The survey is administered during the month of September, said Warfield. CNCS paid for the supplemental volunteering survey. “(The questions) were developed and reviewed through cognitive testing prior to use by the US Census and the BLS for length, burden, appropriateness etc.,” said Warfield.
While the nation’s unemployment, under-employment and those who have quit looking for work numbers remain high, those with good degrees and education tend to have better employment prospects so the employment numbers might not be making the volunteering problem worse.
Among employed persons, 27.7 percent volunteered during the year ending in September 2013, according to the BLS survey results. By comparison, 24.1 percent of unemployed persons and 21.9 percent of those not in the labor force volunteered. Among the employed, part-time workers were more likely than full-time workers to have participated in volunteer activities — 31.7 percent compared with 26.8 percent. The volunteer rate was little changed among unemployed persons but declined for the employed and those not in the labor force.
“We’re seeing effects of a continued high unemployment rate,” said Shari Ilsen, director of engagement at VolunteerMatch in San Francisco, an organization that matches nonprofits’ volunteer opportunities with individual and corporate volunteers. Despite the decrease, Ilsen isn’t worried. “It all makes sense to me. The decline is just a little blip. I’m sure we’ll see similar dips and rises (in the future), and there are still millions of people volunteering and millions more looking for ways to volunteer.”
When it comes to actual hours spent volunteering, “No matter what happens with the rate, the total number total tended to be very, very consistent over time,” said Dietz. There was a large increase between 2010 (8.1 billion hours) and 2011 (8.5 billion) otherwise the numbers have been consistent, he said.
Volunteers who gave the fewest number of hours tended to drop out of the picture with the more ardent volunteers picking up the hours, he said. According to the BLS numbers, most volunteers were involved with either one or two organizations — 71.3 percent and 19 percent, respectively. Individuals with higher educational attainment were more likely to volunteer for multiple organizations than were those with less education.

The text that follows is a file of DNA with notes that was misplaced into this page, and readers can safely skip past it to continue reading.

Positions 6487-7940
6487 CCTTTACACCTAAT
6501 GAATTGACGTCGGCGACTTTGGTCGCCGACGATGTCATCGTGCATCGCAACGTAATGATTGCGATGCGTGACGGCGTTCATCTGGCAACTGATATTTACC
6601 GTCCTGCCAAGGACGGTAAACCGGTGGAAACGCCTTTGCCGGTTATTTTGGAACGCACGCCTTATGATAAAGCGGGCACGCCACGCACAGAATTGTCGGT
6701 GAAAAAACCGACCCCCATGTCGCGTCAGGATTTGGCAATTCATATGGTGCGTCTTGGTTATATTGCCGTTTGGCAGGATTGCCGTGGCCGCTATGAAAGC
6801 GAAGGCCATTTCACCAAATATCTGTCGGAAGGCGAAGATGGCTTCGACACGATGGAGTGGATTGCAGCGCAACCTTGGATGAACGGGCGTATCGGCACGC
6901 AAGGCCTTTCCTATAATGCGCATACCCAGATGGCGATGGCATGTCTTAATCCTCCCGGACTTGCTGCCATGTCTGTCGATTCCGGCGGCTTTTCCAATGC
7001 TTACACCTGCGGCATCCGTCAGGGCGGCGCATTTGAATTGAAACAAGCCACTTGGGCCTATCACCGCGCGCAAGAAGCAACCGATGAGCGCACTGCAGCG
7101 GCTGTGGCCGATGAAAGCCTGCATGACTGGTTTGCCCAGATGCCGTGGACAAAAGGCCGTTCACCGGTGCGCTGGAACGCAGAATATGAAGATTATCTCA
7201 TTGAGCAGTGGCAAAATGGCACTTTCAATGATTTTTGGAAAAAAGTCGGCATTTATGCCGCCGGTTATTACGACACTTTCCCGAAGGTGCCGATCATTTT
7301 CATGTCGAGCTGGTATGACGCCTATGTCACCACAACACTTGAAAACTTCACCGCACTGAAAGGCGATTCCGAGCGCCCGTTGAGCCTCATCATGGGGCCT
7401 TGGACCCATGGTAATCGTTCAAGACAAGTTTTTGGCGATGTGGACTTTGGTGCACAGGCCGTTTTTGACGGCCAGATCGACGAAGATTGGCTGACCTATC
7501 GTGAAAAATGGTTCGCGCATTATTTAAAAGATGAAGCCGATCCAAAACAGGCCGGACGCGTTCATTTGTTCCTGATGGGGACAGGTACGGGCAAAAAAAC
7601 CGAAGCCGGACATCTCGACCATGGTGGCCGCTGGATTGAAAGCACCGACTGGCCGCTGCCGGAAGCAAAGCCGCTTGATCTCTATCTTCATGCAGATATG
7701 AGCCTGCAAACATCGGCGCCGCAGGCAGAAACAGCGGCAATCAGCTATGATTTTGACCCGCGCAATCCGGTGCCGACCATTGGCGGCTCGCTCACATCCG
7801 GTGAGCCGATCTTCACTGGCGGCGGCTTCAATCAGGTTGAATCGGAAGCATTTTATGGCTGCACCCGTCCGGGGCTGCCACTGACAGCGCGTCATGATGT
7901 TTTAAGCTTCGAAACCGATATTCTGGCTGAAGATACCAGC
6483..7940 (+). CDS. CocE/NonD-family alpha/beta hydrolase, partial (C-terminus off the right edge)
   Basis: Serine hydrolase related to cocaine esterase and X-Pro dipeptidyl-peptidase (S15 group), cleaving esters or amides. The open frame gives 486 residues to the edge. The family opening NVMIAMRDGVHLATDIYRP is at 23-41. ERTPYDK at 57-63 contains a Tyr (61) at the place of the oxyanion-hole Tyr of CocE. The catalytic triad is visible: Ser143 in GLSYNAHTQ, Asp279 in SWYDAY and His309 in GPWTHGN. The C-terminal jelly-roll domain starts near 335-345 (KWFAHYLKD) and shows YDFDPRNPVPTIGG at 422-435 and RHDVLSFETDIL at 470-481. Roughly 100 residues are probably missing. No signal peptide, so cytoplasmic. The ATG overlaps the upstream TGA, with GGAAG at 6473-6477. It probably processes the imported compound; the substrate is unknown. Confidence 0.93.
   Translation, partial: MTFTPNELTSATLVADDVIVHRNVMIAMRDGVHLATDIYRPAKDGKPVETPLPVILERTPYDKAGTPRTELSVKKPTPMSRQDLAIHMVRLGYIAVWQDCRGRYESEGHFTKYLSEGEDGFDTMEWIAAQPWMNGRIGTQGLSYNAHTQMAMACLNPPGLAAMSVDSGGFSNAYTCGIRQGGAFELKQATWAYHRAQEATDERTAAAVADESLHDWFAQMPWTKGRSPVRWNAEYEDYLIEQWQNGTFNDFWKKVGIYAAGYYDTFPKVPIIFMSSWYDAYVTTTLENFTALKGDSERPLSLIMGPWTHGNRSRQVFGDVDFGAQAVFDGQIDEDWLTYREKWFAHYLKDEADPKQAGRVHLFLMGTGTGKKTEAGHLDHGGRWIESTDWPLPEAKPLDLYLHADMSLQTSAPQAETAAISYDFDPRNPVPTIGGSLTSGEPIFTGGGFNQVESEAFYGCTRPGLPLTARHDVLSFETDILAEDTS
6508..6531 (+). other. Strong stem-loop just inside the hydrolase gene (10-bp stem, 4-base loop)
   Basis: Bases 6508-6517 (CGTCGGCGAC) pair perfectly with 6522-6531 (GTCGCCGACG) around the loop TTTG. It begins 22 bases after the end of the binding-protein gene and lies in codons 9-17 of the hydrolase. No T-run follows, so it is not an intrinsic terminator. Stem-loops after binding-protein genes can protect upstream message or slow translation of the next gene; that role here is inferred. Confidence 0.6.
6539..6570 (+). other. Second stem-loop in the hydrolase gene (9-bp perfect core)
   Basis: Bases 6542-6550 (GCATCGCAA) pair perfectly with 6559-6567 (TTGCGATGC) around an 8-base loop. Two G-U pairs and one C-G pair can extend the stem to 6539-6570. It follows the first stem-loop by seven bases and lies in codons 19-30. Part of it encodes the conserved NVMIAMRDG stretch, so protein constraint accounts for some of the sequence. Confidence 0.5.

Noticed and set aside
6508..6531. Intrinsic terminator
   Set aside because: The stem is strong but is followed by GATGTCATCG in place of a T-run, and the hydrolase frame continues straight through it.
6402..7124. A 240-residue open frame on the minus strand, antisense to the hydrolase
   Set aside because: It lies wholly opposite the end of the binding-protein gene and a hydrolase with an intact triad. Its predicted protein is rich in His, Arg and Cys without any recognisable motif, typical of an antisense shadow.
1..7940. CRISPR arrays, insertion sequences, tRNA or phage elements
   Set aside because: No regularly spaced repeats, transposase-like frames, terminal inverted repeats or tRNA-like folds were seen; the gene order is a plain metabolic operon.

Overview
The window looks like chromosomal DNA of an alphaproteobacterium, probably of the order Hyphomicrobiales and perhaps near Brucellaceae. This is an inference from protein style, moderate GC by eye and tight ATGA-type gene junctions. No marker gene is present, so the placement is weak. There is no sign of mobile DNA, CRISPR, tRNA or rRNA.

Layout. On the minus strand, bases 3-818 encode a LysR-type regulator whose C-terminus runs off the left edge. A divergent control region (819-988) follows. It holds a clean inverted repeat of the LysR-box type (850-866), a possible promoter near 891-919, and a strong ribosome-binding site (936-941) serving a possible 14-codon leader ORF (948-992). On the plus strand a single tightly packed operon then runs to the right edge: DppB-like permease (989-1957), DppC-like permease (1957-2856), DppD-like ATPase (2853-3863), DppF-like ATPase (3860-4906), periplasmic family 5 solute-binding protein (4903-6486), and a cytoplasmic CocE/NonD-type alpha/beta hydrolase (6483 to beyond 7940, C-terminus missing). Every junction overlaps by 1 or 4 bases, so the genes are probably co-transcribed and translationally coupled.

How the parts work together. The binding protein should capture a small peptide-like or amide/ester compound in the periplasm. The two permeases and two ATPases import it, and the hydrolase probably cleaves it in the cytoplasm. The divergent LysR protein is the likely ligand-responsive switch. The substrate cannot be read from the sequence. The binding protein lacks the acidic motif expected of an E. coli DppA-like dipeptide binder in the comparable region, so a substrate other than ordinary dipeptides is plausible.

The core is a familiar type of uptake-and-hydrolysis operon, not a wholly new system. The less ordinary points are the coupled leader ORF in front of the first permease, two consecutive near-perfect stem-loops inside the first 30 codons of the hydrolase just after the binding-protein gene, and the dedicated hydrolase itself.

The element of the study most troubling to Dietz, other than the raw number, was the decline in volunteering among educated people with a bachelor’s degree or greater. It plummeted from 42.8 percent in 2009 to 39.8 percent for 2013. “This could be the canary in the coal mine,” he said as an indicator something is very wrong. “That number had been stable a long time and all of a sudden the bottom dropped out. Education is the single best predictor of volunteering. It’s people with a job and a good one,” he said.
According to the BLS statistics, among persons age 25 and older, 39.8 percent of college graduates volunteered, compared with 27.7 percent of persons with some college or an associate’s degree, 16.7 percent of high school graduates, and 9 percent of those with less than a high school diploma. The rate of volunteering was unchanged for people with less than a high school diploma while the rate declined for persons in all other educational attainment categories.
“Year-over-year, we’ve noticed a decline (in volunteering numbers) in the past five years,” said Tanisha Smith, national director of volunteer services for Volunteers of America (VoA), based in Alexandria, Va. “I think that may be normal and is certainly in consideration of the economy. People think with the economy down and people unemployed, there’s more opportunities to volunteer, but people are looking for jobs and want to be able to work.”
Smith said the decline in young volunteers is not surprising, considering many of that cohort would be college students. “(College students) were once a population that may have been able to more freely volunteer,” she said. Now, with the rising cost of tuition, more may be working. “They’re looking for ways to cover the cost of school and expenses,” she said.
The volunteering statistics seem to be tracking with overall philanthropy numbers that show a shrinking donor pool but those who still donate give more. As an example, participation in large special events declined year-over-year between 2012 and 2013.
Total revenue for the top 30 events in 2013 was $1.667 billion, down $44.2 million, or 2.58 percent, from 2012’s total of $1.711 billion, according to the Peer-to-Peer Fundraising Forum in Rye, N.Y. More than half (17) of the 30 events reported either flat fundraising or increases for their events last year. The 2.58 percent overall loss was driven primarily by three events, which accounted for $62 million less in revenue. American Cancer Society’s Relay for Life was down $27.5 million, Susan G. Komen for the Cure’s Race for the Cure series did $20 million less than 2012, and Komen’s 3-Day Walk series earned $15.5 million less in 2013 than in 2012.